Nagging or Reminding: A Psychologist Explains the Difference

This morning I gently reminded my daughter—yet again—to email her teacher about a question she had on her homework. I’ve been reminding her for the past three days and she still hadn’t done it. Her response to my “helpful nudge” was, “Mom, I know. Stop nagging me about it! I’m going to do it.” Then she stormed off.

Here’s the thing, I know nagging is ineffective. I teach all my clients that it’s not effective. Not only does nagging trigger the very response I just got from my daughter; it also impedes the development of our teens’ ability to self-regulate. And yet, here I was—nagging.

mom and daughter
Nagging teens sends a message that we don’t think they are competent. (Twenty20 @svetlaya)

The differences between reminding and nagging

So, I got to thinking. What’s the difference between reminding and nagging? How do we remind our kids to do something without coming across as a shrew? I came up with two key differences.

Intention. Nagging assumes the person hasn’t done something, isn’t planning on doing something, or has completely forgotten to do something. For example, “Don’t forget to email your teacher,” or “You need to email your teacher.” They sound like accusations. They send the message that we don’t think they are competent or have things under control.

Naturally, this makes the other person feel attacked, which triggers their defenses. In the case with my daughter, I found out that she had written an email to her teacher, but when she pushed send her Internet futzed out and she lost everything she had written. She was already frustrated, so when I asked about it, she snapped.

When we remind, on the other hand, we can do it in a way that gives them the benefit of the doubt. For example, “How’d your chat with your teacher go?” or “I’m looking forward to hearing what your teacher said about your homework.” In my case, this would have opened a window for my daughter to express her frustration without feeling defensive. Even if she did forget to do it, she would know that I trusted her to do it on her own. It’s a subtle difference, but it can completely change how our teens perceive it and respond.

Frequency. When we check in once maybe twice, it’s reminding. When we check in incessantly, it’s nagging. Teens want to feel like they have control over their own lives. They want to do things on their own free will, not because they were told to. They may need more time to work up the courage, figure out what to say, or simple to feel ready. If we ask too frequently, we don’t give them a big enough window to act independently. To feel like they are doing it by choice (not on command), they need enough padding between when we ask and when they do.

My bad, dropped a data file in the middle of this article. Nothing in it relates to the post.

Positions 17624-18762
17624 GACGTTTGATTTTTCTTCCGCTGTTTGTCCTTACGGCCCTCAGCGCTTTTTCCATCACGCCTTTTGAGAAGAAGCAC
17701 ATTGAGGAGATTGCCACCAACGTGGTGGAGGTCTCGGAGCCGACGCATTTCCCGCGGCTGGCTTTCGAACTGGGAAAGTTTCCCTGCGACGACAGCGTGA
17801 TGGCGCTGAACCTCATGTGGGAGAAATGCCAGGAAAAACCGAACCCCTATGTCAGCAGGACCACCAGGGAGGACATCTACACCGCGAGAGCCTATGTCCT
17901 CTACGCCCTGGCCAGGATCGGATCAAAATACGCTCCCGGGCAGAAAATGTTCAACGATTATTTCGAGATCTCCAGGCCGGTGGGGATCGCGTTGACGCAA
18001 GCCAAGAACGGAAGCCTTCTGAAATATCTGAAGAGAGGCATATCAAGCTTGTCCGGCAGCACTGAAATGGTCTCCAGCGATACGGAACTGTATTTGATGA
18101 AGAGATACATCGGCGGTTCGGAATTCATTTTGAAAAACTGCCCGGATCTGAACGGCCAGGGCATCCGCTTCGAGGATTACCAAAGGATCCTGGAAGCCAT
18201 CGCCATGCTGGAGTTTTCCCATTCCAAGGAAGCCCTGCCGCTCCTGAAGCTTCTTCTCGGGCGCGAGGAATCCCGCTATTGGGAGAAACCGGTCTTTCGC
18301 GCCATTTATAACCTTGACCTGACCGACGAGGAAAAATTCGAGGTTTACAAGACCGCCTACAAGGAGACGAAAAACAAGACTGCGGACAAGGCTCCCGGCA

You need to be clear about your goal

You may be thinking, “But if I don’t nag them, they will never get it done.” And that may well be. But then I ask you, what is your goal: To teach them how to obey you and do as told or to learn how to problem-solve and motivate themselves on their own?

If it’s the second (aka you want them to become self-sufficient, competent adults), then nagging isn’t going to help. Instead, identify a clear consequence if they don’t complete the task at hand. Ideally, this is a natural consequence (e.g. you get an F on your homework) or a consequence that is directly related (you’ll have to do this homework plus an extra assignment to make up for it being late).

Communicate this consequence to your teen clearly, agree on a timeframe that it needs to be completed within, and ask them to repeat it so you’re sure they understand. You can ask them if they would like you to remind them later that day or if they need your help to get it done. Then, say you trust that they will get it done and pass the ball to them. The task is now 100% in their court. They can either run with it or they can drop the ball and deal with the consequences.

The choice and the outcome are theirs—not yours.

More to Read:

Social Distancing: 30 Things Your Teen Can Do Alone or With the Family

The Hardest Part of Parenting is Watching Our Teens Make Mistakes

Cameron (Dr. Cam) Caswell, PhD is a developmental psychologist, family coach, teen expert, certified professional success coach (CPSC), author, and inspirational speaker. She is on a mission to help parents build strong, positive relationships with their teens through improved communication, connection, and understanding. Dr. Cam is a mom of a teen too, so she not only talks the talk, she walks the walk! Learn more at www.drcamconsulting.com.

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